After Spiral almost consciously sidelining the female characters (or using them as incubators), Ring 0 is really interesting for having pretty much all of its action pushed forward by the female characters. Though that does not really result in a much better outcome for anyone involved! We have the female reporter (who reveals that she is not investigating for a story around the mid-way point); Sadako's teacher as a child revealing a key bit of doubling information (providing this film's equivalent of the trip back to 'the island'); there is the star of the play who Sadako is soon going to replace after she has an unfortunately inexplicable 'mishap'; the older actress in the play who heads up the torch wielding (or rather hammer wielding) mob; and most interestingly the love triangle that occurs as the tentative relationship between Sadako and audio-lighting technician Toyama is watched with a bit of jealousy by another girl, Etsuko. Were they in a relationship before Sadako intervened, or was it all Etsuko's longings going unrequited? She has a couple of friends say that Sadako is stealing Toyama away from her if she is not careful, but is that just backstage gossip? After all nobody particularly talks to or even likes Sadako other than Toyama. This is all complicated by that love triangle feeling very much in the vein of Carrie, only with the twist here that the potential(?) boyfriend is much more the active one in starting up a relationship with the 'strange, lonely' girl, whilst the 'cute, normal' girl is the one feeling pangs of jealousy and outbursts of rage.

Most interestingly all these female figures are the ones who are actively pursuing Sadako, blaming her for all of the trials facing the play, and often committing the worst acts (shouting at Sadako, taking over the audio of the play to pipe in a recording of the psychic demonstration, striking the first blow with the hammer). Whilst there is some suggestion, or assumption, that everyone is being plagued by dreams of the well (as with the girl in the brief contemporary scene at the very start) because of their proximity to Sadako, perhaps the other female characters are the ones feeling it the most strongly? Or maybe, to vaguely connect it to the themes of Spiral, perhaps the male characters get more seduced instead? (Something which thematically is pushing Spiral and Ring 0 slightly closer to the territory of the Tomie films based on Junji Ito's manga) For example the play's director Mr Shigemori suspiciously quickly passes the dead lead girl's role across to Sadako and then in a #MeToo move visits her at her home that evening, which the film cuts away from (or rather fades out after pointedly holding on a shot of the corridor) and Sadako later cannot recall the events of to Toyama. Then Shigemori becomes somewhat disenchanted with her as he finds out more of her backstory.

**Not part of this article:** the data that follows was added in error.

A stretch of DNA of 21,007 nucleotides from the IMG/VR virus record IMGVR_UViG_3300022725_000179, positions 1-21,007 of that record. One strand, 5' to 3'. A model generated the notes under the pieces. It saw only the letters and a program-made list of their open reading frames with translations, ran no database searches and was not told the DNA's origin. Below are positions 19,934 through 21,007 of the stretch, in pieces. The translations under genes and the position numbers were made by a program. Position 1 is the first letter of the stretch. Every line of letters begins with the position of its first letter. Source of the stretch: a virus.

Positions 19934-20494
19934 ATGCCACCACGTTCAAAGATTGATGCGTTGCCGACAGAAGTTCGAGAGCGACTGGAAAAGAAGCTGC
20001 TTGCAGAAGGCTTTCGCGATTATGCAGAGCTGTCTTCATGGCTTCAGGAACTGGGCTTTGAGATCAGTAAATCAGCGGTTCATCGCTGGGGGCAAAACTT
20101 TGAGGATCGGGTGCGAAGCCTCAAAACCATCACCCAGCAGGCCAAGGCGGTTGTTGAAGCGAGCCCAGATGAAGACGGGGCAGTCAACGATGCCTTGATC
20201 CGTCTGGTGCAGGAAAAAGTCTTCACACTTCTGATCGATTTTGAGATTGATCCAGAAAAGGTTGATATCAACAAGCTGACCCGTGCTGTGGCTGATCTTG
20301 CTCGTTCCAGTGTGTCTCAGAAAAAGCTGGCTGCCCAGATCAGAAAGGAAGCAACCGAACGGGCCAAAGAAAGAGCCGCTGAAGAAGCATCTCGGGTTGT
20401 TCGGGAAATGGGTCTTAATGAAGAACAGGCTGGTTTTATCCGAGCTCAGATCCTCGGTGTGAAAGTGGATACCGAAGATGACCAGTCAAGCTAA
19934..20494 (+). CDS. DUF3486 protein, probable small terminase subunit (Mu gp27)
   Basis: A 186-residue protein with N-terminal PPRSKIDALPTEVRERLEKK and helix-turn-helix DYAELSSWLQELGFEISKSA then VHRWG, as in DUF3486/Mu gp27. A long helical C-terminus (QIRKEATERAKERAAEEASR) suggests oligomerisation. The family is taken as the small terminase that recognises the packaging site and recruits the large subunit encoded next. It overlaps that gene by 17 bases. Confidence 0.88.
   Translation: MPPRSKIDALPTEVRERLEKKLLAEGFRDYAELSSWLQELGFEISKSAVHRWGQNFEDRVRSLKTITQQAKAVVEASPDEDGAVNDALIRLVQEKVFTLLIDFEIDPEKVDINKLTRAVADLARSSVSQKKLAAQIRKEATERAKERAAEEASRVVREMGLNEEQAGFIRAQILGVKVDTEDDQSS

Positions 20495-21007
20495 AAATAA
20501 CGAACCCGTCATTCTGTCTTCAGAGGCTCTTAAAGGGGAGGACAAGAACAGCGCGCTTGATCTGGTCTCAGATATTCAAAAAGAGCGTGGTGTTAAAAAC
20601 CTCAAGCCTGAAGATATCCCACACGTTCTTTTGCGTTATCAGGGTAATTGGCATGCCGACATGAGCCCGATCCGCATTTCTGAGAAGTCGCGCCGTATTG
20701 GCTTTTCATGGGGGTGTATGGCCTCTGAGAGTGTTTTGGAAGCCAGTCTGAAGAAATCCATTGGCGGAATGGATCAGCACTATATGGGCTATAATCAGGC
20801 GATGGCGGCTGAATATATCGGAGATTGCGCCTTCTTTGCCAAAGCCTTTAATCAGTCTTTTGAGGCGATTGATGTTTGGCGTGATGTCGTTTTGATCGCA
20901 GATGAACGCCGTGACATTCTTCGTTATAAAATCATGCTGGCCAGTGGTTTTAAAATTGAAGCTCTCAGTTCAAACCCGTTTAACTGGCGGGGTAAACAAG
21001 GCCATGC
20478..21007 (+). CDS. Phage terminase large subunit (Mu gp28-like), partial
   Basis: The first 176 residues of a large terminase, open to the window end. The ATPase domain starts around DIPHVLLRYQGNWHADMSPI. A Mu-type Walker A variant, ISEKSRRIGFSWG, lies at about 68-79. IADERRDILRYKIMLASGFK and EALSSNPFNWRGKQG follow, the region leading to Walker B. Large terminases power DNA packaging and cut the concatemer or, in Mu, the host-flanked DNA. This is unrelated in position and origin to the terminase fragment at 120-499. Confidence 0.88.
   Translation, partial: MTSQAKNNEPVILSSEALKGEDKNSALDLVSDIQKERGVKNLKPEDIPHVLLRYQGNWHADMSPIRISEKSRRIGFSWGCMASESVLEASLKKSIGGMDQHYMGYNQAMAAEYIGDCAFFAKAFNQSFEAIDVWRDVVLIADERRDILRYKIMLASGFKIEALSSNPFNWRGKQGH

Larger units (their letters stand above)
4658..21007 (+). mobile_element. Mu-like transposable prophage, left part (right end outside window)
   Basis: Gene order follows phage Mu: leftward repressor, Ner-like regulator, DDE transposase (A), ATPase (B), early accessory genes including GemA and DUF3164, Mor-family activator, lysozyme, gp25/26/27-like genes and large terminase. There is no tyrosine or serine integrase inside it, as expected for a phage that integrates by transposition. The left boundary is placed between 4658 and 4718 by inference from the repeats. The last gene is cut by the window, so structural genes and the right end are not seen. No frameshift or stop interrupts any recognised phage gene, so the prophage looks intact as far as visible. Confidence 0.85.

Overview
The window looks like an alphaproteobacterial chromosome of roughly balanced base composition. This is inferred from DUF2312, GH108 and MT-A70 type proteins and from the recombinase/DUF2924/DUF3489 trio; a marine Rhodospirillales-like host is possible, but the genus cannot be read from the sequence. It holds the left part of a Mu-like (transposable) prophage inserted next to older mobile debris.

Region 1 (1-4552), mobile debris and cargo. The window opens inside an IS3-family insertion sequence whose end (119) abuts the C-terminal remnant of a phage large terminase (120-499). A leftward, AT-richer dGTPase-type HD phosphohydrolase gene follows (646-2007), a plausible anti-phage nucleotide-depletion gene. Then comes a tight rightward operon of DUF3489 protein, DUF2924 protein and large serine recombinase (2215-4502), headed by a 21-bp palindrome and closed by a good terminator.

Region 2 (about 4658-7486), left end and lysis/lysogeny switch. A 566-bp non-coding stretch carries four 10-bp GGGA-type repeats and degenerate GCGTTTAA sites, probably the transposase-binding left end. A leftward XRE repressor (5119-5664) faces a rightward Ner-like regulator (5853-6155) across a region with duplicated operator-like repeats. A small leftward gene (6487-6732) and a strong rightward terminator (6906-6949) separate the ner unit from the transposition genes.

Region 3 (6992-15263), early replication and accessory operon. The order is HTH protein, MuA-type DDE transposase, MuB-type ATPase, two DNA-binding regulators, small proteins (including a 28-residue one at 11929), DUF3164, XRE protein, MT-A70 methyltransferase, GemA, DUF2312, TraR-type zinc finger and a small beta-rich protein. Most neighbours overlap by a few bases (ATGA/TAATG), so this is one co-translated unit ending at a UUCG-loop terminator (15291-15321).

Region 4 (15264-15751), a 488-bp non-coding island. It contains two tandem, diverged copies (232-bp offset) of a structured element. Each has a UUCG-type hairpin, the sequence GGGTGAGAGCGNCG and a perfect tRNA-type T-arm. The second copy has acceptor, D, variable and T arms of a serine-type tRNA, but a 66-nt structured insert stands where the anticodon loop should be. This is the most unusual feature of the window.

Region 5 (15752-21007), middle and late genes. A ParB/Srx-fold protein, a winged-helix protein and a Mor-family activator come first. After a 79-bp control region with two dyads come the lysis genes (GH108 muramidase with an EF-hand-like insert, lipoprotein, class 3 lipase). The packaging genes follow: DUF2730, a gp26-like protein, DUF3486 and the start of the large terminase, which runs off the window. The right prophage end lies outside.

Anyway this is all to lead up to one of the most relentlessly bleak endings of the series, as after having subdued (via hammer) Sadako's decent side, the evil doppleganger that actually has been responsible for all of the oppressive visions appears and reunites with her and starts striking everyone down like an avenging angel, one after the other. Its quite an amazing ending for how inescapable slowly oncoming death is made to seem, a bit different from the ticking clock of the first Ring but just as terrifying in its methodical tracking down of all the supporting cast (it probably helps that they all gathered together into an angry mob, so as to be easier to locate!).